HTTP Responses

Response to be returned

[Since 0.5.0]

The Pletfix HTTP Response class based on Flight, an extensible micro-framework. It's open-sourced software licensed under the MIT license.


The Response class represents an HTTP response. The object contains the response headers, HTTP status code, and response body.

Creating HTTP Responses

All routes and controllers should return a response to be sent back to the user's browser.

The simplest way to return responses is returning a string from a route or controller:

$route->get('hello', function () {
    return 'Hello World';

The framework will automatically convert the string into a full HTTP response.

Another way is returning a full Response instance directly from a route or controller. You can create a Response instance via Dependency Injector:

$route->get('hello', function () {
    /** @var \Core\Services\Contracts\Response $response */
    $response = DI::getInstance()->get('response');
    return $response->output('Hello World');

The shortcut is the global function response() to creating a Response instance:

$route->get('hello', function () {
    return response()->output('Hello World');

Returning a full Response instance allows you to customize the response's HTTP status code and headers:

$route->get('hello', function () {
    return response->output('Hello World', 200, ['Content-Type' => 'text/plain']);

Available Methods

The Response object has these methods:

Method Listing


The back method gets a redirect to the previous page on which the user clicked a link to the current page.

return response()->back();

You can specify a fallback url that is used if the HTTP_REFERER is not set in the request header because the user did not clicked a link before:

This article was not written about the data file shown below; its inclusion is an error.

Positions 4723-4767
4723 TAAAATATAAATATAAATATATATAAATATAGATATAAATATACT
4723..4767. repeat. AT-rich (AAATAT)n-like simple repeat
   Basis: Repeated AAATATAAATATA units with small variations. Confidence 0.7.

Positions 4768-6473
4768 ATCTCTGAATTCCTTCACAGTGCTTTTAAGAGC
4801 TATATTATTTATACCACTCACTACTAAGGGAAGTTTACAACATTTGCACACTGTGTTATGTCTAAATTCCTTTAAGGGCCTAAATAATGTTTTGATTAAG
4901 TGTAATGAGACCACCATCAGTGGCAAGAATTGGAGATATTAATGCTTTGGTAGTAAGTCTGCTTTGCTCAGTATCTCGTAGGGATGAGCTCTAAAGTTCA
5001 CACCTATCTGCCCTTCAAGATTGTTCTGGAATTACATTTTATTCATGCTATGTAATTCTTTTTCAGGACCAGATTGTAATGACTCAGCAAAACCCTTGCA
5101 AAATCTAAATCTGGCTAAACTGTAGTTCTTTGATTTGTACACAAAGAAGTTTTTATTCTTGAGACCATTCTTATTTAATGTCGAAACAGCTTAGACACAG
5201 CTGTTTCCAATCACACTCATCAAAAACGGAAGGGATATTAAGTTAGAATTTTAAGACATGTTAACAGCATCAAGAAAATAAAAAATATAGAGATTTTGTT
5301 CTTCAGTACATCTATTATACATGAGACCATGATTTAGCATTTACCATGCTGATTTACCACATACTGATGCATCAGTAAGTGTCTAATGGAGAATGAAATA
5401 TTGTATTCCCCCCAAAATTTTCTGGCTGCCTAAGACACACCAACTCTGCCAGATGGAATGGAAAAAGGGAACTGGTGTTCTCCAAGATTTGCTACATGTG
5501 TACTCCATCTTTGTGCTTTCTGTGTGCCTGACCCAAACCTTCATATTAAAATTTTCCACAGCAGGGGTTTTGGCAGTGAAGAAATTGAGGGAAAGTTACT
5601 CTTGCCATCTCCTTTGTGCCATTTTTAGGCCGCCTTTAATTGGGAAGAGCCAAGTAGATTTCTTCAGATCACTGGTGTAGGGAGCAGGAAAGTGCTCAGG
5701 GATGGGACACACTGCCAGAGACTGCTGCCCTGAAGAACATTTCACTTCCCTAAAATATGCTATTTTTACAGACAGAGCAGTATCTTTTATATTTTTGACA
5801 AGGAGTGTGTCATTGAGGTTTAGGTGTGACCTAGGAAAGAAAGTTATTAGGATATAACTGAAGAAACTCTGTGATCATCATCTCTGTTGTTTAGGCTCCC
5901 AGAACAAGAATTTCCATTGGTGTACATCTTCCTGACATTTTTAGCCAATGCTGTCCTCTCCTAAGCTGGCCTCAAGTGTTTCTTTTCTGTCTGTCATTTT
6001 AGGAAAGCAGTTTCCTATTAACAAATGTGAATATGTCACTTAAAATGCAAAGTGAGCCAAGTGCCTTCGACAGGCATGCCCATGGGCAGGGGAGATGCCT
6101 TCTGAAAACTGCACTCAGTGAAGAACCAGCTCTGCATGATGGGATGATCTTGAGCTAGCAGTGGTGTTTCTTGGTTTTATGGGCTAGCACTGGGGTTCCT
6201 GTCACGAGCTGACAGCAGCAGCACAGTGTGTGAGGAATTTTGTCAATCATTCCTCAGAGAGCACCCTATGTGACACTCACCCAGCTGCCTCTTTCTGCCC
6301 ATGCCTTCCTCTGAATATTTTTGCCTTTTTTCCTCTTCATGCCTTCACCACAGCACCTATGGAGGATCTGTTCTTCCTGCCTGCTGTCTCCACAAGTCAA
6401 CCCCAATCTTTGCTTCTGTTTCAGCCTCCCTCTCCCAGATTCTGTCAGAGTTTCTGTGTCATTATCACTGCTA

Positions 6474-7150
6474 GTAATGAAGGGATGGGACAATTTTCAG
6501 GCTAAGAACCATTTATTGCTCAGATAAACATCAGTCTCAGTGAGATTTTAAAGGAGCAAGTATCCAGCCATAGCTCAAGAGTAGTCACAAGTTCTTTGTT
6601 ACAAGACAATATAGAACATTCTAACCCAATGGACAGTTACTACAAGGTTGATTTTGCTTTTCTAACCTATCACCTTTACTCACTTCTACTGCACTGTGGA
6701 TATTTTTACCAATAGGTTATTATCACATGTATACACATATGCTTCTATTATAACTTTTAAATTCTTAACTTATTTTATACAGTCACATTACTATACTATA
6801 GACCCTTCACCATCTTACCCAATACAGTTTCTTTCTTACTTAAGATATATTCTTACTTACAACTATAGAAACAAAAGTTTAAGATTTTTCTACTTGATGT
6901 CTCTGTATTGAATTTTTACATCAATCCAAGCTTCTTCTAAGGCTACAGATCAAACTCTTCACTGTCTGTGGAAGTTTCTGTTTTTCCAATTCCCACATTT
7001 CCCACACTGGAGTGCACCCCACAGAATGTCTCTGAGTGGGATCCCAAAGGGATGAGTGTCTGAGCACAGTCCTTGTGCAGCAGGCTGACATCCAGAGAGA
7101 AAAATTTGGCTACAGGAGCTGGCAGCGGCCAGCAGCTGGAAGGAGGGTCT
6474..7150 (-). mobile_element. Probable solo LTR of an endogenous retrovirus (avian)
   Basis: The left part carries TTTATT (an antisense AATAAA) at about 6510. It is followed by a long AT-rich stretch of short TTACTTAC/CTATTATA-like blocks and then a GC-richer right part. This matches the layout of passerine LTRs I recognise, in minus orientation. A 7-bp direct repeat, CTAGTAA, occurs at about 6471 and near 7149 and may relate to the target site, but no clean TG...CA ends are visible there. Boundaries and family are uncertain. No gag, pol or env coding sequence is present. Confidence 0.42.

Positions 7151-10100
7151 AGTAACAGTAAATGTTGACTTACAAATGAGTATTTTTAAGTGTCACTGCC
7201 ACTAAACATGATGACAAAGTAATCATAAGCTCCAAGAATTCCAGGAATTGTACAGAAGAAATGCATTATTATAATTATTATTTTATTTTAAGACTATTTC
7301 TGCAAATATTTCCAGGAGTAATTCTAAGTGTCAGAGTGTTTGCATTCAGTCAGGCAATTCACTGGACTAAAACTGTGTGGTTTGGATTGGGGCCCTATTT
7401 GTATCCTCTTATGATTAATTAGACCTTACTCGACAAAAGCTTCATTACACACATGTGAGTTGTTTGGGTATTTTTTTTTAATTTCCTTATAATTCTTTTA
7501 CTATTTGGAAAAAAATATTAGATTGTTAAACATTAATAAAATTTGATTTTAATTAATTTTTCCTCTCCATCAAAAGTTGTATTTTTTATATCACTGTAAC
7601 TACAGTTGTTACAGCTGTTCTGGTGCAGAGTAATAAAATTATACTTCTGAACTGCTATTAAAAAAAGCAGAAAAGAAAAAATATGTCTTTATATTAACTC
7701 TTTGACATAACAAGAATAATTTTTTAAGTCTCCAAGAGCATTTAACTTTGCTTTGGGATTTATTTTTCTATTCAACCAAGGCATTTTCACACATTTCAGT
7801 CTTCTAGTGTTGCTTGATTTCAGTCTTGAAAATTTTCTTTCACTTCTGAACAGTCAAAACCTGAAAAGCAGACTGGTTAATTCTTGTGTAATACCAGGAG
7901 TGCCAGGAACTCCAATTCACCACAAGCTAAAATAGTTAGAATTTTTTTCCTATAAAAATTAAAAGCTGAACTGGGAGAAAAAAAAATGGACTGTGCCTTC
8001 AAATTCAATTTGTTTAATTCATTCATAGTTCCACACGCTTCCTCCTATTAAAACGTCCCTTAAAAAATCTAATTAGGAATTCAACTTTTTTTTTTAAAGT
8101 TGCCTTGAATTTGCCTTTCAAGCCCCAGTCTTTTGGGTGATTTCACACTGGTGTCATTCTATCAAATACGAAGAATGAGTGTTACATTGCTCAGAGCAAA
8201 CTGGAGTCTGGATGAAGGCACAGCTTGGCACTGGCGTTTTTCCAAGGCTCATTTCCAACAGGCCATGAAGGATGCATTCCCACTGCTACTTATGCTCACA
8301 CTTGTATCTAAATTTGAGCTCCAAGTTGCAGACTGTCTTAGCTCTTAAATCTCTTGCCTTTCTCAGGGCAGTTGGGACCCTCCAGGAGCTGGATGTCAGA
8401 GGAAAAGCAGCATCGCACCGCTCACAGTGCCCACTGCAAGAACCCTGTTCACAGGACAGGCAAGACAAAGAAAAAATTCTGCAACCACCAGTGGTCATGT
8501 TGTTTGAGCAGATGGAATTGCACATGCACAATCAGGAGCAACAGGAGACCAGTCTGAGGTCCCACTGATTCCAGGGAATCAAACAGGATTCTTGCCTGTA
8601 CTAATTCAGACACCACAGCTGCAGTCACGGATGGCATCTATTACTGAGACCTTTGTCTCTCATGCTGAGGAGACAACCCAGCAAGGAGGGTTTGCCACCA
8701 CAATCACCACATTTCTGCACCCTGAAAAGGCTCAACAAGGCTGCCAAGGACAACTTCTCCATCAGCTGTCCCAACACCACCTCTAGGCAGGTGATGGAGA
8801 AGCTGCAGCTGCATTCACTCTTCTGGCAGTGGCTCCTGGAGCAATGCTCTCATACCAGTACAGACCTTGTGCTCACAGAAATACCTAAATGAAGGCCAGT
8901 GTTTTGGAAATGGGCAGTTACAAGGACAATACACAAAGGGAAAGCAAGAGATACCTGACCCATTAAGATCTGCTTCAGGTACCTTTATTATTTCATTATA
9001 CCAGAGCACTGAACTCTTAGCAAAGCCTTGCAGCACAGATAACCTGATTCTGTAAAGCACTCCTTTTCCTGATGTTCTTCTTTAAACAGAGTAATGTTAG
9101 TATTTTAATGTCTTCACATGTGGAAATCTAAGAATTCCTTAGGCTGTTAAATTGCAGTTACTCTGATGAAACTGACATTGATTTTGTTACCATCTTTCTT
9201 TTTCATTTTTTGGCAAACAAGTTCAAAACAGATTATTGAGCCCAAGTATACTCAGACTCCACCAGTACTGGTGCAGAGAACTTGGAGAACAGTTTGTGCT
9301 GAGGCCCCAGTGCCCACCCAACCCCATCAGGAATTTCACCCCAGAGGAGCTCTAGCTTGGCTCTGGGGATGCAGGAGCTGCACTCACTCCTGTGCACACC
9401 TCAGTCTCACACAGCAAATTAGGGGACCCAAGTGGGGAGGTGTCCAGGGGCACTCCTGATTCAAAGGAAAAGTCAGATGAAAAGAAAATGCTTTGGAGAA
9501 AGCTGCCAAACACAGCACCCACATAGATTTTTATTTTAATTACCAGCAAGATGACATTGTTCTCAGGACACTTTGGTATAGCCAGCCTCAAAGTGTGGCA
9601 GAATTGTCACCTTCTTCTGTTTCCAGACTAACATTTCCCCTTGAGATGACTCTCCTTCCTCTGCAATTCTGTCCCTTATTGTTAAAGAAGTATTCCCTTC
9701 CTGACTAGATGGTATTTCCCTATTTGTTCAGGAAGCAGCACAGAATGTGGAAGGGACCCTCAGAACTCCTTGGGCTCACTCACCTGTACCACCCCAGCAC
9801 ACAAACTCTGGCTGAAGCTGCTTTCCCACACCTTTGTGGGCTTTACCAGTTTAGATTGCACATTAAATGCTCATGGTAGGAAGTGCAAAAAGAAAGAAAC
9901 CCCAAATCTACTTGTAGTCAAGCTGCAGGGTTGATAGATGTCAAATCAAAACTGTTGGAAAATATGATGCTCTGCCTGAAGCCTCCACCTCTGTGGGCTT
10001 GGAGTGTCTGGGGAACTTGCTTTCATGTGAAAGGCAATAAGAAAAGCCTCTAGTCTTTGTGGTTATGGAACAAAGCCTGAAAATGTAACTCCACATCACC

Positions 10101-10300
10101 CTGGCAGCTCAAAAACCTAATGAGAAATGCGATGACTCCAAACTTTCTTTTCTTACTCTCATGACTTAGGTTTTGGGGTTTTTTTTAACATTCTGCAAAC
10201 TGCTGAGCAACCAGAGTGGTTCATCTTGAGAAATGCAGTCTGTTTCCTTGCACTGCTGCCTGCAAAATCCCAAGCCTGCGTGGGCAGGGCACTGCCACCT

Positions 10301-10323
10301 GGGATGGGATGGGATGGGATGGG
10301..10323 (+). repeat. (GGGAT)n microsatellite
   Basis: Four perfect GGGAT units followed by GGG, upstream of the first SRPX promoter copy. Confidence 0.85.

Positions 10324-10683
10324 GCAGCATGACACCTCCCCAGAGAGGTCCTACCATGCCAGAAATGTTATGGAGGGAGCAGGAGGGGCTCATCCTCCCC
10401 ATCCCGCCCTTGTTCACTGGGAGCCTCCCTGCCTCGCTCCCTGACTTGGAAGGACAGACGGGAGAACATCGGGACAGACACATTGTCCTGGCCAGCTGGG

return response()->back('home');         

See also the redirect method.


The cache sets caching headers for the response:

response()->cache(false); // no-cache

response()->cache('2017-02-25 00:00:00);


The clear method clears the response:



The getContent method returns the content from the response:

$content = response()->getContent();


The getHeader method returns the header from the response:

$header = response()->getHeader();

$url = response()->getHeader('location');


The getStatusCode method gets the HTTP status code:

echo response()->getStatusCode();


The getStatusText gets the HTTP status text:

echo response()->getStatusText();


The header method adds a header to the response:

return response()->output($content)
            ->header('Content-Type', $type)
            ->header('X-Header-One', 'Header Value')
            ->header('X-Header-Two', 'Header Value');


The json method gets a JSON response:

return response()->json($data);         


The download method gets a file download response:

return response()->download($pathToFile);

You may set a file name as the second argument that is seen by the user downloading the file:

return response()->download($pathToFile, $name);

If you like to display the file directly in the browser, use the file method instead.


The file method gets the raw contents of a binary file. It may be used to display a file, such as an image or PDF, directly in the user's browser instead of initiating a download.